Berlin: another brick in the wall
Our hotel in Berlin was located 100 metres from the site of the Wall, inside the old American sector. By a hair’s breadth, those who lived along this strip had found themselves just inside the western sector when the barricade went up overnight on August 13th 1961. Many families were split. People were cut off from their places of work. People who had stayed the night in one sector found they couldn’t return the next day to the other sector. What had once been the easiest crossing from east to west Germany, suddenly became the most difficult………indeed, the most lethal.
The no-man’s land created by a second wall became the killing zone, better known as the ‘death strip’, where more than 100 would-be escapees lost their lives. Over the years the barricade was upgraded until, in 1975, they began constructing the ultimate retaining wall measuring 12 feet in height. But none of this prevented more than 5000 people making a successful bid to cross the border; some in hot air balloons, some through the sewers, some in daring car dashes through checkpoints, even some on crude zip wires. If the desire was strong enough, some would most definitely find a way.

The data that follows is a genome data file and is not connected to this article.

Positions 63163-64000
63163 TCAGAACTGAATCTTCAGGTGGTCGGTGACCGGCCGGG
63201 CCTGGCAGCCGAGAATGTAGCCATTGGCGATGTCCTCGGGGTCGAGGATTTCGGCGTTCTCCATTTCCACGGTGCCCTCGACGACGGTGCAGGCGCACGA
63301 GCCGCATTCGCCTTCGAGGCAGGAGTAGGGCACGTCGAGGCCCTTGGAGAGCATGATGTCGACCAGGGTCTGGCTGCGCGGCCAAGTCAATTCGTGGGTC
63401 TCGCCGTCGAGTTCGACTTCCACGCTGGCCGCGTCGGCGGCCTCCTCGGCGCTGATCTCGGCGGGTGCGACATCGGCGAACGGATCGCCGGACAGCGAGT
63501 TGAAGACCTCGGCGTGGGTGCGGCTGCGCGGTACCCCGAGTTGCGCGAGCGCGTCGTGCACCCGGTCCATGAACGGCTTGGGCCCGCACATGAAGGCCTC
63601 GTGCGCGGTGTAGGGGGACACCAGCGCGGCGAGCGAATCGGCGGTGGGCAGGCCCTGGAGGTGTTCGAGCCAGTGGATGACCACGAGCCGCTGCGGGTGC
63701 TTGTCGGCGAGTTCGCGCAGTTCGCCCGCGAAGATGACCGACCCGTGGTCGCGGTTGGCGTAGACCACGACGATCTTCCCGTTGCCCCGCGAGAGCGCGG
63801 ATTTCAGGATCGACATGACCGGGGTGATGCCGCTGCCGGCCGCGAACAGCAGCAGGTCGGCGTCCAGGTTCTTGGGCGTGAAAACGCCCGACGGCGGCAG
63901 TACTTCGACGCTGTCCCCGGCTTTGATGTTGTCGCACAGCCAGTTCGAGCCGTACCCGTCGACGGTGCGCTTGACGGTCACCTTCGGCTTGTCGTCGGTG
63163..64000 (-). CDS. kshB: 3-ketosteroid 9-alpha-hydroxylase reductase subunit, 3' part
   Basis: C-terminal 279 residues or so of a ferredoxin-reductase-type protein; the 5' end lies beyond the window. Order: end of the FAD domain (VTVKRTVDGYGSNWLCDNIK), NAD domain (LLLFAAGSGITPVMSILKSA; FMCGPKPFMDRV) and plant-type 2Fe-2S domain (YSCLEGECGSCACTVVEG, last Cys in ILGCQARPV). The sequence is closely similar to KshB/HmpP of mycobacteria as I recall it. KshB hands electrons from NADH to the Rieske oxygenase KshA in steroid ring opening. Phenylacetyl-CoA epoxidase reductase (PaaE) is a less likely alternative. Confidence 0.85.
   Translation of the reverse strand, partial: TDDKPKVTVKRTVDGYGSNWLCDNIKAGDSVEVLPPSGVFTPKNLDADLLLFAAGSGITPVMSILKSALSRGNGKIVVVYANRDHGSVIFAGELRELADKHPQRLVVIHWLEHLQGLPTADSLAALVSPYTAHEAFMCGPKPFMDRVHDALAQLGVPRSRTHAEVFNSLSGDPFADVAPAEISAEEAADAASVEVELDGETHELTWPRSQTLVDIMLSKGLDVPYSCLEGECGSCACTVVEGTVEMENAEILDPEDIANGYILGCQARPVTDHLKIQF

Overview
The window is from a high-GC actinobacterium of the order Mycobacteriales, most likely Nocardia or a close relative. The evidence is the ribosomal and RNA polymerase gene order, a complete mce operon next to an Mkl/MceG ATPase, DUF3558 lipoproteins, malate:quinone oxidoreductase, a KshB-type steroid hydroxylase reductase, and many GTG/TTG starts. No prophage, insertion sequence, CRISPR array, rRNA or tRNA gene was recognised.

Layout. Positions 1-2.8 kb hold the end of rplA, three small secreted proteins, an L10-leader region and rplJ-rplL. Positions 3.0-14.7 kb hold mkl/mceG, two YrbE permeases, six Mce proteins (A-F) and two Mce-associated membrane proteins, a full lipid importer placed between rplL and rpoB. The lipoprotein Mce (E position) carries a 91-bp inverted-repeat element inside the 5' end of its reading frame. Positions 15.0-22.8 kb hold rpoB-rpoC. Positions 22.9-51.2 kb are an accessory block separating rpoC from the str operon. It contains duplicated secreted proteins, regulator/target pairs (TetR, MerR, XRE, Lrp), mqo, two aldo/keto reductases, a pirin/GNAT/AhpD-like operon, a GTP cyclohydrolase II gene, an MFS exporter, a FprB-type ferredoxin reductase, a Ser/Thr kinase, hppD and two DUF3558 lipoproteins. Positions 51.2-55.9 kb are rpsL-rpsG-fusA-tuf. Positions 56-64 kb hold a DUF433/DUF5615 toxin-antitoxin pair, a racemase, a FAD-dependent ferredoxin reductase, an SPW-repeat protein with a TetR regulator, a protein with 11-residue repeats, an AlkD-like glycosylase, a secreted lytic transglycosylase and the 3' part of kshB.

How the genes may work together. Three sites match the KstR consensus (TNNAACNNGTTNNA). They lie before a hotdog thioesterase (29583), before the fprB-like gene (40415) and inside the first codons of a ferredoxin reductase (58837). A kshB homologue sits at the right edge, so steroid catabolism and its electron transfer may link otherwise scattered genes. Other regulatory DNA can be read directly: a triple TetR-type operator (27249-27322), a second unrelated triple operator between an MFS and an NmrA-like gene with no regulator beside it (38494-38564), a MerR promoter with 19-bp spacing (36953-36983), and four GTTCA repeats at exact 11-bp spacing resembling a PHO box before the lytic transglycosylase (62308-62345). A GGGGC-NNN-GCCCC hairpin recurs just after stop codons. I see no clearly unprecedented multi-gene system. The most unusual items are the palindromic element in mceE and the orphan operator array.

“Ich bin ein Berliner” (JF Kennedy) and “Mr Gorbachev, tear down this wall” (Reagan) were powerful milestones on the road to the Wall’s demolition, but none more powerful, perhaps, than Bruce Springsteen’s rock concert given in the eastern sector just 18 months before the wall came down. His invitation to play may have been the GDR’s attempt to appease its own younger generation, but it had exactly the opposite effect. It simply made them hungrier for more of the same.
The line of the Wall has now become a defined cycling and walking route around the city. What used to be the ‘death strip’ has been the biggest building site in Europe for many years, and it is along this strip that you will find some of the most avant garde buildings and creative open spaces that you’ll find anywhere in an urban setting.